While intraventricular administration of epidermal growth factor (EGF) expands the proliferation of neural stem/progenitor cells in the subventricular zone (SVZ), overexpression of brain-derived neurotrophic factor (BDNF) is particularly effective in enhancing striatal neurogenesis. We assessed the induction of striatal neurogenesis and consequent functional recovery after chronic infusion of BDNF and EGF in an adult animal model of neonatal hypoxic-ischemic (HI) brain injury. Permanent brain damage was induced in CD-1® (ICR) mice (P7) by applying the ligation of unilateral carotid artery and hypoxic condition. At 6 weeks of age, the mice were randomly assigned to groups receiving a continuous 2-week infusion of one of the following treatments into the ventricle: BDNF, EGF, BDNF/EGF, or phosphate buffered saline (PBS). Two weeks after treatment, immunohistochemical analysis revealed an increase in the number of BrdU+ cells in the SVZ and striata of BDNF/EGF-treated mice. The number of new neurons co-stained with BrdU and βIII-tubulin was also significantly increased in the neostriata of BDNF/EGF-treated mice, compared with PBS group. In addition, the newly generated cells were expressed as migrating neuroblasts labeled with PSA-NCAM or doublecortin in the SVZ and the ventricular side of neostriata. The new striatal neurons were also differentiated as mature neurons co-labeled with BrdU+/NeuN+. When evaluated post-surgical 8 weeks, BDNF/EGF-treated mice exhibited significantly longer rotarod latencies at constant speed (48 rpm) and under accelerating condition (4-80 rpm), relative to PBS and untreated controls. In the forelimb-use asymmetry test, BDNF/EGF-treated mice showed significant improvement in the use of the contralateral forelimb. In contrast, this BDNF/EGF-associated functional recovery was abolished in mice receiving a co-infusion of 2% cytosine-b-d-arabinofuranoside (Ara-C), a mitotic inhibitor. Induction of striatal neurogenesis by the intraventricular administration of BDNF and EGF promoted functional recovery in an adult animal model of neonatal HI brain injury. The effect of Ara-C to completely block functional recovery indicates that the effect may be the result of newly generated neurons. Therefore, this treatment may offer a promising strategy for the restoration of motor function for adults with cerebral palsy (CP).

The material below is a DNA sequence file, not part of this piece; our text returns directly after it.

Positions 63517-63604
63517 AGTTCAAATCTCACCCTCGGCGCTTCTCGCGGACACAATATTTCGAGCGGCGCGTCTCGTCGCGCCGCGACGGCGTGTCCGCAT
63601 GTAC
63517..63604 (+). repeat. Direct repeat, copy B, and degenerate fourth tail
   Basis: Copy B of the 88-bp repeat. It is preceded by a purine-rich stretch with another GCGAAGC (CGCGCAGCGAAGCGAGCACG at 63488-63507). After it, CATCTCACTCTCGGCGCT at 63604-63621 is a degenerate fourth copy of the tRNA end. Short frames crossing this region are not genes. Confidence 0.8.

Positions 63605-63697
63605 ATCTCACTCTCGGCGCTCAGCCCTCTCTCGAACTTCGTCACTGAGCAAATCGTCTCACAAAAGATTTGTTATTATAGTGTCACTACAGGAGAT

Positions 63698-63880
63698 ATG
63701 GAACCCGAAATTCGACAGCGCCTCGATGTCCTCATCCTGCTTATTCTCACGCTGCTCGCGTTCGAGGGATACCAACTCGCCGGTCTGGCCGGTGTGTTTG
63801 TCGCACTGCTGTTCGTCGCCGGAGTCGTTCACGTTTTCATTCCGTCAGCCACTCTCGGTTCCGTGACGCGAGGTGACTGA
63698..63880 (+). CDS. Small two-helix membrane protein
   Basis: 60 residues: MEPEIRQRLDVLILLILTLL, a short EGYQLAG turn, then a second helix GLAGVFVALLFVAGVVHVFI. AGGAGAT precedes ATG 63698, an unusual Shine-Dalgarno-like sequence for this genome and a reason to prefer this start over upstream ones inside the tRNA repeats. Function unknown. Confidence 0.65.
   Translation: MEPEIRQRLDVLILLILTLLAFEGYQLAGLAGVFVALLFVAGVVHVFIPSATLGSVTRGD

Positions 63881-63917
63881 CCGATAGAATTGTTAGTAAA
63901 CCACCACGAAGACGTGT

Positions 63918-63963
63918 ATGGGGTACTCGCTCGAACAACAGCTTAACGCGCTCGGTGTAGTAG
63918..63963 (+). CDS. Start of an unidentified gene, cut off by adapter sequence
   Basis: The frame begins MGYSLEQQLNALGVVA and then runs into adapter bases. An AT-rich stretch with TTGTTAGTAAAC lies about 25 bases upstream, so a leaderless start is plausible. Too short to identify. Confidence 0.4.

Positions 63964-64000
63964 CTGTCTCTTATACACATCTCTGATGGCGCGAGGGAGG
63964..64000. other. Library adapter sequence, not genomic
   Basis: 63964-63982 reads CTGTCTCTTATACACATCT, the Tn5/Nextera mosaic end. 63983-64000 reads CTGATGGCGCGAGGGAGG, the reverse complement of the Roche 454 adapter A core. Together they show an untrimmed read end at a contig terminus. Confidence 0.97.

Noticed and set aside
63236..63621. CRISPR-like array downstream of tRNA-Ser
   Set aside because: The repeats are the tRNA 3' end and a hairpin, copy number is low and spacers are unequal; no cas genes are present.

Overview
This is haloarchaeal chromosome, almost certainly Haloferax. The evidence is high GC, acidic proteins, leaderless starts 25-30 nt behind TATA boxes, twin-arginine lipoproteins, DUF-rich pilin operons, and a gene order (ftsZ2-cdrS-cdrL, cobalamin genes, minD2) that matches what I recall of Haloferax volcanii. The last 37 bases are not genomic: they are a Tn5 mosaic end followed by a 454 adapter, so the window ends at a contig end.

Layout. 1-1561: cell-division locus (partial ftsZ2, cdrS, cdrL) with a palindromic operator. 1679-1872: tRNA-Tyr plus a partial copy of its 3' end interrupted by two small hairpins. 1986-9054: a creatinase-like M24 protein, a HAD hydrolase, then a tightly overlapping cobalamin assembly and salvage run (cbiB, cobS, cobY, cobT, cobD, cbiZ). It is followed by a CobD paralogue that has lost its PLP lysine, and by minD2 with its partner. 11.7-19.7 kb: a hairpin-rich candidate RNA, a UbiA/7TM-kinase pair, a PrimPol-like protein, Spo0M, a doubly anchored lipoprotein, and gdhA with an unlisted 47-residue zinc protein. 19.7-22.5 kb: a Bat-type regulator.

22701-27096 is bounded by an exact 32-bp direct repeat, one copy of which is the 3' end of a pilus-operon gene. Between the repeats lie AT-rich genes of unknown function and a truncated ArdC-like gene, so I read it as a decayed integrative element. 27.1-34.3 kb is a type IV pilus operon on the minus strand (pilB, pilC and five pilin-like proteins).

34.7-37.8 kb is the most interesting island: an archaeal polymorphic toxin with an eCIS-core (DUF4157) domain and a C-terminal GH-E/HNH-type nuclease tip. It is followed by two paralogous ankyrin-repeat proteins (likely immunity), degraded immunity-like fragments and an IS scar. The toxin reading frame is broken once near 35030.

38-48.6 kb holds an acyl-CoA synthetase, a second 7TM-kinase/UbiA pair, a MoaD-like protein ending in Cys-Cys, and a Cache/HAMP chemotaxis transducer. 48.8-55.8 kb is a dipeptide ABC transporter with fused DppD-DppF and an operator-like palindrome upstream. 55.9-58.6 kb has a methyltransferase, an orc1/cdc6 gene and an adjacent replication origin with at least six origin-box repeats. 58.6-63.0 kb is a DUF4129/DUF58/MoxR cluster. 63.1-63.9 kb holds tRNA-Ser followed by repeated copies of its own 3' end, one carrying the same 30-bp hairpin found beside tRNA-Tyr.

|Number of pages||10|
|Publication status||Published - 2010 Aug 1|
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